Liliana Segura, writing over at AlterNet, argues against the efficacy of diversity and sensitivity trainings for police in light of a rash of racist police brutality and embarrassing race foibles, namely Boston police officer Justin Barrett’s email comparing Henry Louis Gates, Jr. to a “jungle monkey.” Ha! Ha! So funny!
Barrett was swiftly terminated from his job, though more typical sanctions include dreaded sensitivity trainings classes.
Weinblatt points out another problem with sensitivity training, which is that while most police academy training involves some sensitivity coursework for new recruits, there are very few courses that are tailored for active-duty police officers. “You’ll have them every once in a while, but they are not offered on a regular basis,” he says.
This can mean that police officers who are prescribed racial sensitivity training after an act of brutality or verbal abuse act are likely to find themselves auditing a class alongside new recruits — an infantilizing experience, to be sure.
But even those courses offered to in-service cops can have limited value. One major problem comes down, in Weinblatt’s view, to how sensitivity training is defined, which is as a form of punishment for bad behavior.
Point taken. But who really gives a crap about protecting a police officer’s ego? And maybe the problem isn’t with the diversity trainings themselves, but that these workshops are trying to address individual manifestations of deeply entrenched and institutionalized racism. You can teach a cop to be polite, but can you teach a cop to unlearn his cultural reflexes AND department policy AND racist history and attitudes? (And plenty of police forces are filled with men and women of color. What do we say to them?) That’s asking a lot of one workshop. That’s asking a lot of cops.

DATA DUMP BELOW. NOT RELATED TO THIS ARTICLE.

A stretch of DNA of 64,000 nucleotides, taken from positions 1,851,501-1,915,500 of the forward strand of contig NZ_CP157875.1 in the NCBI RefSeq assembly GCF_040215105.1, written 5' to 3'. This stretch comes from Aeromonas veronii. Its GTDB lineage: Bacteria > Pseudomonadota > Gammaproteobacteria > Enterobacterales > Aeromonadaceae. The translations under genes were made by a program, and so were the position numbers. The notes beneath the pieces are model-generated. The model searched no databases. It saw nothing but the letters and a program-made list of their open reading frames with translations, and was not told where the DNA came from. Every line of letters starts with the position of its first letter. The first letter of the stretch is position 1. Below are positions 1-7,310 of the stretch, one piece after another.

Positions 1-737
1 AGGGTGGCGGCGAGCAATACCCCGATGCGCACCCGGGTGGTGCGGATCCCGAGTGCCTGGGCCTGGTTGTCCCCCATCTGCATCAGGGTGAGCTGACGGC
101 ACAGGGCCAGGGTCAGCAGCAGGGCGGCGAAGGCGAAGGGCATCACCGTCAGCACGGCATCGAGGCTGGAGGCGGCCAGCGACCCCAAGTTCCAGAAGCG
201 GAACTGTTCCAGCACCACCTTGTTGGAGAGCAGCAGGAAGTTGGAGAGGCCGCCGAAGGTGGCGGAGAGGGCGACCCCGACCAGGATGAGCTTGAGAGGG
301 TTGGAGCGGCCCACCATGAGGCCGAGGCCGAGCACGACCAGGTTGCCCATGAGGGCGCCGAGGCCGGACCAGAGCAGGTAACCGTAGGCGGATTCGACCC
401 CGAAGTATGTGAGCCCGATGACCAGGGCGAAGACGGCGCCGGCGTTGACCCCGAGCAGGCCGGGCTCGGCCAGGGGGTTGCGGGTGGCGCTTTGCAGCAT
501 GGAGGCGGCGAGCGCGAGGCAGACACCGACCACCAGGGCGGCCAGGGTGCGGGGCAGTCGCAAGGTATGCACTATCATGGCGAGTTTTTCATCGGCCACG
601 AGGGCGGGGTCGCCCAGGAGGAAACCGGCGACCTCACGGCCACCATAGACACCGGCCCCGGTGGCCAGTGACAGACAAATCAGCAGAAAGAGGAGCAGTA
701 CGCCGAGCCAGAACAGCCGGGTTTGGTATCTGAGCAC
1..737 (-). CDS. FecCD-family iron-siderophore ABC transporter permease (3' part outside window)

I agree with Segura, but wish she’d point out that diversity trainings fail because they are intended for individuals when the problem is so massively structural. Black and brown communities are policed more, and more aggressively, than other neighborhoods. Men of color are disproportionately represented at every step in the criminal justice game, from who gets pulled over to who gets the death penalty.
Diversity trainings have their place in this world. You might not think so, but some people actually DO need to be taught that it is not a very nice thing to compare America’s pre-eminent race scholar, a Black man, to a primate.
But sensitivity trainings won’t do the hard work for us of dismantling the prison industrial complex, addressing drug sentencing policies and fighting policies that all but mandate racial profiling.
I’m also thinking about Omar Edwards and Oscar Grant, who are only our most recent examples of innocent Black men killed by white cops. Would diversity trainings, or even big picture policy overhauls, have saved these men’s lives? In the heat of the moment, with a million midnight eyes staring at you on a BART platform, or giving chase down a crowded New York city street, there is no sense or reason. Who has time for rational thinking? I suspect that by then, it’s all gut.
And when our psychological cores, collective and individual, have been poisoned by centuries of racist attitudes and social mores, how DO we teach police what they need to know so they stop killing innocent people?